Lebanese History: Roman/Byzantine Empires

Figure 1.--This tourist postcard shows an Arab cameleer boy catering tontourists at Baalbek or Baalbeck (بعلبك‎ ) a modern town in the Beqaa Valley east of the Litani River. It is notable for its Roman temple ruins. Baalbek was in ancient times known as Heliopolis. It was one of the largest sanctuaries in the Roman Empire and often cited as one of the wonders of the ancient world. The temple towering above the Beqaa plain, proclaiming the power and glory of Imperial Rome. There the Romans worshiped the triad of Jupiter, Venus and Bacchus. These Roman Gods became associated with the indigenous deities of Hadad, Atargatis and a young male god of fertility.

Rome incorporated Phoenicia into their Empire (64 AD). As part of the Roman Empire and Pax Romana, a trading people like the Phoenicians prospered. Both commercial economic and intellectual activities flourished in Lebanon during the Pax Roman. Rome granted thed inhabitants of the principal Phoenician cities of Byblos, Sidon and Tyre Roman citizenship. The Phoenicians were not only traders, but had highly develped industries, including pottery, glass and purple dye industries. They also benefitted from trade between Rome and other Mediterranran ports and the inland areas to the west, Syria and Mesopotamia as well as areas beyond, Persia and India. Important goods included cedar, perfume, jewelry, wine and fruit. The economic prospeity expeienced in Phoenicia resulted in expanding urban settlment and helped finance the construction of temples and palaces. A noted first School of Law in history was built. A network of paved roads connected the major cities. As a esult, today in Lebanon there are impressive ruins of temples and monuments from the Roman era. The most important is Baalbek (figure 1). Phoenicia because of its location along side Palestine had Jews among the population. Before the Jewish revolt and Disapora, Phoenicia was one of the few areas with Jewish populations. (There were jews in Mespotamia and Persia, nut they were less connected witn Jews in Palestine,). Thus Lebnon was one of the first areas outside Palestine to be affected by the Jesus movement. The Bible in fact records that the first non-Jewish woman who accepted Christianity was a Phoenician. And of course St. Pul was converted on the road to Damascus. Saint Peter left for Rome from a Phoenician port. When the Roman Empire divided, Phoenicia and the rest of the Levant became part of the Eastern Empire which evolved into Byzantium. Most Phoenicians became Christians. Saint Maroun found a refuge in the northern mountains of Lebanon. Maronite Christianity developed in Lebanon. This caused problems with ther Byzantine authories and established Greek Orthodox Church. Some authors ewport a nationalist sentiments in Mount Lebanon and the Phoenician coast and the beginning of the name Lebanon for the entire sarea. The population of the mountons began to increase, in part because Byzantine authorities found it more difficilt to enforce their authority againstthe Maronites and Marada. They were joined by the Aramaic/ Assyrians and Cheldanites who were also fleeing persecution.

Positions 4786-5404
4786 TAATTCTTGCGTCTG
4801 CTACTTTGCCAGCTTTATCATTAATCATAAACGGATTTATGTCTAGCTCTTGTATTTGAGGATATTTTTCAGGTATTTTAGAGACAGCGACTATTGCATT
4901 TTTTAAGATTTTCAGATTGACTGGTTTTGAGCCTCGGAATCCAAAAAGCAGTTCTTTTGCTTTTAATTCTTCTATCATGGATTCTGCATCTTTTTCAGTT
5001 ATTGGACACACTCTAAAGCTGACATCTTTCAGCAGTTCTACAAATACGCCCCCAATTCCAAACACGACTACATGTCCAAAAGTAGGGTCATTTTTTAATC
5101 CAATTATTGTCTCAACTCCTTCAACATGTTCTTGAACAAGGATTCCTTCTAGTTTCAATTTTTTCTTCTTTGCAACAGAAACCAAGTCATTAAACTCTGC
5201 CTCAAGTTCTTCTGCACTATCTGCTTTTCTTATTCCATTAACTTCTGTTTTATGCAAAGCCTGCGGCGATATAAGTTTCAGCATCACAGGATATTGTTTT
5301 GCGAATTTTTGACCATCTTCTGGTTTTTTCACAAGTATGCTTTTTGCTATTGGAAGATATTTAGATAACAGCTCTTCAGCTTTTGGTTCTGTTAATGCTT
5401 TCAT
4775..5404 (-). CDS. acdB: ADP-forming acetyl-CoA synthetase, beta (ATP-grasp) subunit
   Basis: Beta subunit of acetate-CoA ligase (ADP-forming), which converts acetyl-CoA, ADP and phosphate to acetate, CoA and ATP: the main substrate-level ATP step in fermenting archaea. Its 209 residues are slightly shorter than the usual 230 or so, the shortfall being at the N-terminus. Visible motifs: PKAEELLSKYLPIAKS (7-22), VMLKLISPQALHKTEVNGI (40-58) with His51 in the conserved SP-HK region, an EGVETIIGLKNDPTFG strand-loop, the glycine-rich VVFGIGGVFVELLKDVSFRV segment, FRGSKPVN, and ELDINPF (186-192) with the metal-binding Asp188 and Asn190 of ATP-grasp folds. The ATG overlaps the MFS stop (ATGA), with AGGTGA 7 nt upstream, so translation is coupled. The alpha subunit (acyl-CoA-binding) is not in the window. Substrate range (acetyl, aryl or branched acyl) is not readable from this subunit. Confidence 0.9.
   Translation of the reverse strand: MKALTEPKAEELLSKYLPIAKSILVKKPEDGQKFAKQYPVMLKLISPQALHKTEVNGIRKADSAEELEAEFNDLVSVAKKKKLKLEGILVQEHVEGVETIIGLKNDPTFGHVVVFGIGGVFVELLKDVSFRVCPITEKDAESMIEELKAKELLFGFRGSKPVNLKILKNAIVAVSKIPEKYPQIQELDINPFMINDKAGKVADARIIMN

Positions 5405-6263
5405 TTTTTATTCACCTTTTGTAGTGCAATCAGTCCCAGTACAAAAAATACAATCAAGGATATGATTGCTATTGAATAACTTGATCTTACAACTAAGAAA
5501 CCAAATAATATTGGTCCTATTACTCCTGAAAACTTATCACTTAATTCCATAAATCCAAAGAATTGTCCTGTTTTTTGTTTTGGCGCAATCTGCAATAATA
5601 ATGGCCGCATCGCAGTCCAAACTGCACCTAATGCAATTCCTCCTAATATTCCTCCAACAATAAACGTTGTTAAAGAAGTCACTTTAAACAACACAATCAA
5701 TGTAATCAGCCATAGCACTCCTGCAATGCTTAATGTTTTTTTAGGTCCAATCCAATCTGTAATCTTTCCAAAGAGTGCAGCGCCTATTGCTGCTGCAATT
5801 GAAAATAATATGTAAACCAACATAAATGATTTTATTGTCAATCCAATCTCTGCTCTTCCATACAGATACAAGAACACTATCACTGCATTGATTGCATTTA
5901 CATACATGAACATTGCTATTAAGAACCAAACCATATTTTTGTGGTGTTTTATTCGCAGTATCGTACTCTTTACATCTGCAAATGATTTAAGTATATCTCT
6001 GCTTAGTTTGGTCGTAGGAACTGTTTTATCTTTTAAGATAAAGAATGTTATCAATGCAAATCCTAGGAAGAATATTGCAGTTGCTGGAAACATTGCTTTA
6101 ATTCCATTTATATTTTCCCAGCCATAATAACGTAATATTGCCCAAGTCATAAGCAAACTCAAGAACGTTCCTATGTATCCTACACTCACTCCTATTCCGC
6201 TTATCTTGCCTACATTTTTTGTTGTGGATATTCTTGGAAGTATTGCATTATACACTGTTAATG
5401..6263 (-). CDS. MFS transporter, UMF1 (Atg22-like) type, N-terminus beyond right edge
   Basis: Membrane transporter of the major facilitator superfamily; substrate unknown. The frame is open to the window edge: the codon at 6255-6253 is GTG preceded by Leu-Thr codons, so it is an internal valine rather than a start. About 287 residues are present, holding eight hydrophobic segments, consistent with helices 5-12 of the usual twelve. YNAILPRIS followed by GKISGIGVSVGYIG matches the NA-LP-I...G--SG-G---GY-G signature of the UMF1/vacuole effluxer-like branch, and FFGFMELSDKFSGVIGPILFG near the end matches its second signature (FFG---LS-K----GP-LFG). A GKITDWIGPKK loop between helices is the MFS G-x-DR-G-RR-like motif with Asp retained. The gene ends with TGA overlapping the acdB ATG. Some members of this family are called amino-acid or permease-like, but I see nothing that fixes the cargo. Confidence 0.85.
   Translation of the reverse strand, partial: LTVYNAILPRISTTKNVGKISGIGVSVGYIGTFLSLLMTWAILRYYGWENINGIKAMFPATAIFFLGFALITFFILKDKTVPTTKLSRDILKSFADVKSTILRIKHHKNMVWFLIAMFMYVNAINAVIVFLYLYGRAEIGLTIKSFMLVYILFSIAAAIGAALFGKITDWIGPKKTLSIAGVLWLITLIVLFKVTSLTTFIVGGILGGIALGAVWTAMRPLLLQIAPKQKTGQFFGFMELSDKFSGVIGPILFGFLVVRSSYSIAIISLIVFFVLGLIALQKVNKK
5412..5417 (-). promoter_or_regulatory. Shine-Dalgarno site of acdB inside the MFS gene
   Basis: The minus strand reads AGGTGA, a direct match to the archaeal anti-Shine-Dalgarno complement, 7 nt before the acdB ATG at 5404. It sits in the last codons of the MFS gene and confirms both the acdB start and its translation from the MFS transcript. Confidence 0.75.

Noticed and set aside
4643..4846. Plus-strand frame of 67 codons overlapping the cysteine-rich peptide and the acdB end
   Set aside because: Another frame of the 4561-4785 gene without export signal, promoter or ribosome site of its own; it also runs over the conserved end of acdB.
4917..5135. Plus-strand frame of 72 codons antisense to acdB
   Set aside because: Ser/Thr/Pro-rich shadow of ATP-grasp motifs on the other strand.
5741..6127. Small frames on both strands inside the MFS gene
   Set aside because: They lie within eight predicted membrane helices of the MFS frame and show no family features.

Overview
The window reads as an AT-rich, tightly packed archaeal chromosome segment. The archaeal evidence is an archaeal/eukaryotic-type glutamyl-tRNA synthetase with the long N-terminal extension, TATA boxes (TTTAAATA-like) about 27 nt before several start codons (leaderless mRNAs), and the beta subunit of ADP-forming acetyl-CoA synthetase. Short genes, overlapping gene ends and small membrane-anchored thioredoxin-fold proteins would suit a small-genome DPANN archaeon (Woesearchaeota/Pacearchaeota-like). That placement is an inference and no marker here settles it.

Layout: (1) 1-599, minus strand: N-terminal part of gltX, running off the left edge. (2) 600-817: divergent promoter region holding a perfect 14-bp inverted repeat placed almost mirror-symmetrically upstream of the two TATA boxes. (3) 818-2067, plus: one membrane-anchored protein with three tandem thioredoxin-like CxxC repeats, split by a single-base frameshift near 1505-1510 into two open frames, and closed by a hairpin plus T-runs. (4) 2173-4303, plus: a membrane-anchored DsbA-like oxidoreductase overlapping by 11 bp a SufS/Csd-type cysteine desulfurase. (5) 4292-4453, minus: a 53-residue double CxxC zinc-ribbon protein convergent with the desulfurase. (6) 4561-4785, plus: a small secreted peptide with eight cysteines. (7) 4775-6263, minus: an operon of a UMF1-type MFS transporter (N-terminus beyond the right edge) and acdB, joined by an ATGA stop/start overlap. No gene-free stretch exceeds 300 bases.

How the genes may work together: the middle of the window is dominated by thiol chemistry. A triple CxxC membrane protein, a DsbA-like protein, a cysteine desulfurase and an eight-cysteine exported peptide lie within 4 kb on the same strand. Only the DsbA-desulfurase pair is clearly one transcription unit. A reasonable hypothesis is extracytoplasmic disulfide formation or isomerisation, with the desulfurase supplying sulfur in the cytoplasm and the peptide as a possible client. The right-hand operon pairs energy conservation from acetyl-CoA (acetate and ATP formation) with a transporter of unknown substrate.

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Created: 9:38 AM 12/17/2012
Last updated: 9:38 AM 12/17/2012